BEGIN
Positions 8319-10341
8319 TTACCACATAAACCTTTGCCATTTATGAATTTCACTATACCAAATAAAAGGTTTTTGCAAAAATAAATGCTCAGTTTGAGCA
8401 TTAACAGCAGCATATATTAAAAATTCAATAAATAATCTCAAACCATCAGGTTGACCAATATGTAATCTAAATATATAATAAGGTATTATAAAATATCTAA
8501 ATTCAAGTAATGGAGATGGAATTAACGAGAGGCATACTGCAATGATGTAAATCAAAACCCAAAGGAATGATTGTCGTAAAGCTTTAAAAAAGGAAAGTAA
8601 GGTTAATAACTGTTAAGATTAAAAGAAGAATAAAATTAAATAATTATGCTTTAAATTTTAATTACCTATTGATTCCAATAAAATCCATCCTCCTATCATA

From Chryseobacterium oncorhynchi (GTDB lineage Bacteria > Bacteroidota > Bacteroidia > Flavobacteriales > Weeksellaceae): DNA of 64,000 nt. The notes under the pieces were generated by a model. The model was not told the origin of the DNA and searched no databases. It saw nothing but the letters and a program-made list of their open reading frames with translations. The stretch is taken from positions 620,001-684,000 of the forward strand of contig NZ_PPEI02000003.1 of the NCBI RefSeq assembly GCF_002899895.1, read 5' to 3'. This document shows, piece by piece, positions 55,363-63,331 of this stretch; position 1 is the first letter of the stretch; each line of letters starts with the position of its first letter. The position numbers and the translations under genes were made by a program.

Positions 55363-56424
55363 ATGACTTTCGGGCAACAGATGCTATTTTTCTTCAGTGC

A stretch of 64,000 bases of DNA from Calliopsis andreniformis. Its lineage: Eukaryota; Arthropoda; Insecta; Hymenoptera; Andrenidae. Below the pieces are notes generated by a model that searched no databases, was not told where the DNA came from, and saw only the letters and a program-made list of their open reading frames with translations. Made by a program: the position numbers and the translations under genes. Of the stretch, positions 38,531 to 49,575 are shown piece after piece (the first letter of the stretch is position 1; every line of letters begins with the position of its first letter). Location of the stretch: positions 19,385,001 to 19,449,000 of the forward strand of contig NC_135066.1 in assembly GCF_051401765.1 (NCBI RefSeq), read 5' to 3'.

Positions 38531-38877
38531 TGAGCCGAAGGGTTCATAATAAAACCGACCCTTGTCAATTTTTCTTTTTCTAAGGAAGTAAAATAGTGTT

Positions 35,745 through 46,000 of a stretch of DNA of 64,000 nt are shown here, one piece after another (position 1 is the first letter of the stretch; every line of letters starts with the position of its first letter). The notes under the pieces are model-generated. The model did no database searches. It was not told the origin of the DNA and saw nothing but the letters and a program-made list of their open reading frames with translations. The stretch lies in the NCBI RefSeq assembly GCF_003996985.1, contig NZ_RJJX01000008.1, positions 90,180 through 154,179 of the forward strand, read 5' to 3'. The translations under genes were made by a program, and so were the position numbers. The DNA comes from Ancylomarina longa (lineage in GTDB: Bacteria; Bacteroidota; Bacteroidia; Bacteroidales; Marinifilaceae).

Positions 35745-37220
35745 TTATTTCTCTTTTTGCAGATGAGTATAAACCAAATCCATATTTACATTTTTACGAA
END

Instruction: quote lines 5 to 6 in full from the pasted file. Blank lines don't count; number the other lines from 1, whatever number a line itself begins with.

8601 GGTTAATAACTGTTAAGATTAAAAGAAGAATAAAATTAAATAATTATGCTTTAAATTTTAATTACCTATTGATTCCAATAAAATCCATCCTCCTATCATA

From Chryseobacterium oncorhynchi (GTDB lineage Bacteria > Bacteroidota > Bacteroidia > Flavobacteriales > Weeksellaceae): DNA of 64,000 nt. The notes under the pieces were generated by a model. The model was not told the origin of the DNA and searched no databases. It saw nothing but the letters and a program-made list of their open reading frames with translations. The stretch is taken from positions 620,001-684,000 of the forward strand of contig NZ_PPEI02000003.1 of the NCBI RefSeq assembly GCF_002899895.1, read 5' to 3'. This document shows, piece by piece, positions 55,363-63,331 of this stretch; position 1 is the first letter of the stretch; each line of letters starts with the position of its first letter. The position numbers and the translations under genes were made by a program.